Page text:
Posts tagged NASA
NASA Voyager Craft Discover Magnetic ‘Bubbles’ At Solar System’s Edge.
NASA’s twin Voyager spacecraft have made a baffling discovery along their journey to the outer limits of the solar system.
Scientists studying the Voyager data noticed what may be giant magnetic bubbles located in the heliosphere, the region of our solar system that separates us from the violent solar winds of interstellar space.
The bubbles, scientists believe, form when the sun’s magnetic field becomes warped at the edge of our solar system.
“The sun’s magnetic field extends all the way to the edge of the solar system,” astronomer Merav Opher of Boston University said in a statement released Thursday. “Because the sun spins, its magnetic field becomes twisted and wrinkled, a bit like a ballerina’s skirt. Far, far away from the sun, where the Voyagers are, the folds of the skirt bunch up.”
What will these bubbles tell us about the way our sun’s magnetic field interacts with interstellar rays entering our solar system? According to CNET, Voyager project scientist Ed Stone told CBS News that this layer of bubbles “might affect how cosmic rays from outside can actually get inside the heliosphere. They have to sort of manage to get across all these bubbles.”
NASA’s Jet Propulsion Laboratory launched the Voyager craft 33 years ago on a mission bound for interstellar space.
Space Shuttle Endeavour Makes Historic Final Return to Earth.
CAPE CANAVERAL, Fla. — Space shuttle Endeavour and its six astronauts returned to Earth on Wednesday, closing out the next-to-last mission in NASA’s 30-year program with a safe middle-of-the-night landing.
Endeavour touched down on the runway a final time under the cover of darkness, just as Atlantis, the last shuttle bound for space, arrived at the launch pad for the grand finale in five weeks.
Commander Mark Kelly – whose wife, Rep. Gabrielle Giffords, remained behind at her rehab center in Houston – brought Endeavour to a stop before hundreds of onlookers that included the four Atlantis astronauts who will take flight in July.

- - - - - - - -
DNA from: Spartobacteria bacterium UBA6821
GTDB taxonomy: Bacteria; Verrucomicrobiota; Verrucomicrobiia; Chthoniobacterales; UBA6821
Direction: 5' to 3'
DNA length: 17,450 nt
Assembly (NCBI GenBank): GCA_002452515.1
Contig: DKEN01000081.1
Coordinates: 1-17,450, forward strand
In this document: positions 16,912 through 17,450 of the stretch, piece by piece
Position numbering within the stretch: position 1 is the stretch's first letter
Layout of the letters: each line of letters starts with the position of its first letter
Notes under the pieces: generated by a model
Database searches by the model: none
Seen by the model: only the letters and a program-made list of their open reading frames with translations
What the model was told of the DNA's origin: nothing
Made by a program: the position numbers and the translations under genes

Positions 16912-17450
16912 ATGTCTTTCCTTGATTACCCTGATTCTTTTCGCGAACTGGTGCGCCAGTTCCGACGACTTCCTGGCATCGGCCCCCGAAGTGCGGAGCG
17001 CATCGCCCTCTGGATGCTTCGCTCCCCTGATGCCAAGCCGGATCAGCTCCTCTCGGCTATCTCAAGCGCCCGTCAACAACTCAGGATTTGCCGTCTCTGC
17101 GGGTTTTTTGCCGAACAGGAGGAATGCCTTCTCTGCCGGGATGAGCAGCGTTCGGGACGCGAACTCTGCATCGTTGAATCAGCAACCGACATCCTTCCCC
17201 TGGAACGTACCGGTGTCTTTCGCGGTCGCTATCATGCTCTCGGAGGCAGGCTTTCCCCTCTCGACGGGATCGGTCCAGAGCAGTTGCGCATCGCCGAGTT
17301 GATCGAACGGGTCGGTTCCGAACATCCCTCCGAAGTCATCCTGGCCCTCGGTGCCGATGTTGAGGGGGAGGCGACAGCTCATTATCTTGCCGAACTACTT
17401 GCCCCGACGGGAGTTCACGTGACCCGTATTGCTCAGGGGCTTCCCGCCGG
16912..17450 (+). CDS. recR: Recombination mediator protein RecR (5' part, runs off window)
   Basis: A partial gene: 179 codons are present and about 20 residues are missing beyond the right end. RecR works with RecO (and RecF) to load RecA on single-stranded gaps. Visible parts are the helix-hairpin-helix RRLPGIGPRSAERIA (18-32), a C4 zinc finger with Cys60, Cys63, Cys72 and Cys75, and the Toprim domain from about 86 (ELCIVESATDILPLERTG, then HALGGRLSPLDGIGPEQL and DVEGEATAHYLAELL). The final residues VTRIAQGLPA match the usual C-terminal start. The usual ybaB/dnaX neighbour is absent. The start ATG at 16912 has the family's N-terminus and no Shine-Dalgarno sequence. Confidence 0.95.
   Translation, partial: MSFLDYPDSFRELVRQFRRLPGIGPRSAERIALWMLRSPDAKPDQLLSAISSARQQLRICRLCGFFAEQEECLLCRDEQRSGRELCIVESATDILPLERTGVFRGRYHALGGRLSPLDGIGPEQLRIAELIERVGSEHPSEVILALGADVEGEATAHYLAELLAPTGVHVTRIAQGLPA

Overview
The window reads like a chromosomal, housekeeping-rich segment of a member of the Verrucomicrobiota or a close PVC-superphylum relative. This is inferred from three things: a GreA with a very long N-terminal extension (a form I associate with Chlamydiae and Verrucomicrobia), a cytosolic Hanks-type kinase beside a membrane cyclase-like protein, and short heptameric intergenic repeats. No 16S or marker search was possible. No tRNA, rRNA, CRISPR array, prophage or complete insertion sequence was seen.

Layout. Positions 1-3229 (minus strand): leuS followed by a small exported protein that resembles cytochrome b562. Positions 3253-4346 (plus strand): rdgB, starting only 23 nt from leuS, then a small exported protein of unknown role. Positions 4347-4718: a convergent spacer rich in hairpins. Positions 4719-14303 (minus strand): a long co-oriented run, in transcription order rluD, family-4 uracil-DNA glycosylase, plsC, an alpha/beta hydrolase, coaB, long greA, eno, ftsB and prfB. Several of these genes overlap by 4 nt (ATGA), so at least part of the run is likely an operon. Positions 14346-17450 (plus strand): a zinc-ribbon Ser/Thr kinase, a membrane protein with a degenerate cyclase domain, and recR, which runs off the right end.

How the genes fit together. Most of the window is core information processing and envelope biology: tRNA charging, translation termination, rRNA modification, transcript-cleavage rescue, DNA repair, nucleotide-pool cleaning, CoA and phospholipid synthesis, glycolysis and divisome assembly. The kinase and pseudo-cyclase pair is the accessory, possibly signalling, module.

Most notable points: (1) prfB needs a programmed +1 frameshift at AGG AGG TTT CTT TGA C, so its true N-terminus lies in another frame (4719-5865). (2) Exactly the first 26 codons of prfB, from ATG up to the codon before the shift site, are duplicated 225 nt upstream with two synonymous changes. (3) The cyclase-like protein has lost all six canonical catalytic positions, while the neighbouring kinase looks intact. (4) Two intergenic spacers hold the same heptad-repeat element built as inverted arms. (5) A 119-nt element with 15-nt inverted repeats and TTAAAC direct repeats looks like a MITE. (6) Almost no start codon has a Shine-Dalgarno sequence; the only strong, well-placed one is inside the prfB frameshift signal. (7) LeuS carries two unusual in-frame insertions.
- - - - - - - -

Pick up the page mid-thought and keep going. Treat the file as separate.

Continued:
The museum-bound Endeavour, the youngest of the shuttles, logged nearly 123 million miles over 25 spaceflights.
“Your landing ends a vibrant legacy for this amazing vehicle that will long be remembered. Welcome home, Endeavour,” Mission Control told Kelly and his crewmates, who wrapped up U.S. construction at the International Space Station.
“It’s sad to see her land for the last time,” Kelly replied, “but she really has a great legacy.”
A considerably larger crowd gathered a few hours earlier to see Atlantis make its way to the launch pad, the last such trek ever by a shuttle. Thousands of Kennedy Space Center workers and their families lined the route Tuesday night as Atlantis crept out of the mammoth Vehicle Assembly Building a little after sunset, bathed in xenon lights.
“The show pretty much tells itself,” Atlantis’ commander, Christopher Ferguson, said as he waved toward his ship. “We’re going to look upon this final mission as a celebration of all that the space shuttle has accomplished over its 30-year life span.”
Bright lights also illuminated the landing strip for Kelly, who made the 25th night landing out of a total of 134 shuttle flights.
The Endeavour astronauts – all experienced spacemen – departed the 220-mile-high outpost over the weekend. They installed a $2 billion cosmic ray detector, an extension beam and a platform full of spare parts, enough to keep the station operating in the shuttle-less decade ahead.
Their flight lasted 16 days and completed NASA’s role in the space station construction effort that began 12 years ago.
The official tally for Endeavour was 170 crew members, 299 days in space, 4,671 orbits of Earth and 122,883,151 miles.
Kelly was the last astronaut to exit Endeavour. He and his crew posed for pictures and signed autographs on the runway. Astronaut Gregory Chamitoff was so wobbly from weightlessness that he had to be supported by two colleagues.
“It’s great to bring Endeavour back in great shape. It looks like it’s ready to go do another mission,” Kelly said.
As Kelly thanked his crewmates for their flawless performance, co-pilot Gregory Johnson leaned over to shout into the mike, “And our commander, we want to thank him, too.” Johnson and the rest of the crew were openly supportive, over the months, about Kelly’s decision to stick with the flight, despite his wife’s serious injury.
Giffords was shot in the head during a mass shooting in Tucson, Ariz., in January, but made a remarkable recovery and was able to attend the May 16 launch. The congresswoman did not travel to Florida for the landing because of the inconvenient hour, but Kelly’s two teenage daughters were on hand, along with his twin brother, Scott, who is also an astronaut.
Giffords and Kelly will reunite in Houston on Thursday.
Their flight lasted 16 days and, with a series of four spacewalks, completed NASA’s role in the space station construction effort that began more than 12 years ago. They were the last spacewalks to be conducted by a shuttle crew. One of the spacewalking astronauts, Mike Fincke, set a U.S. career record of 382 days in space.
Endeavour is the second shuttle to be retired. It ultimately will be put at the California Science Center in Los Angeles.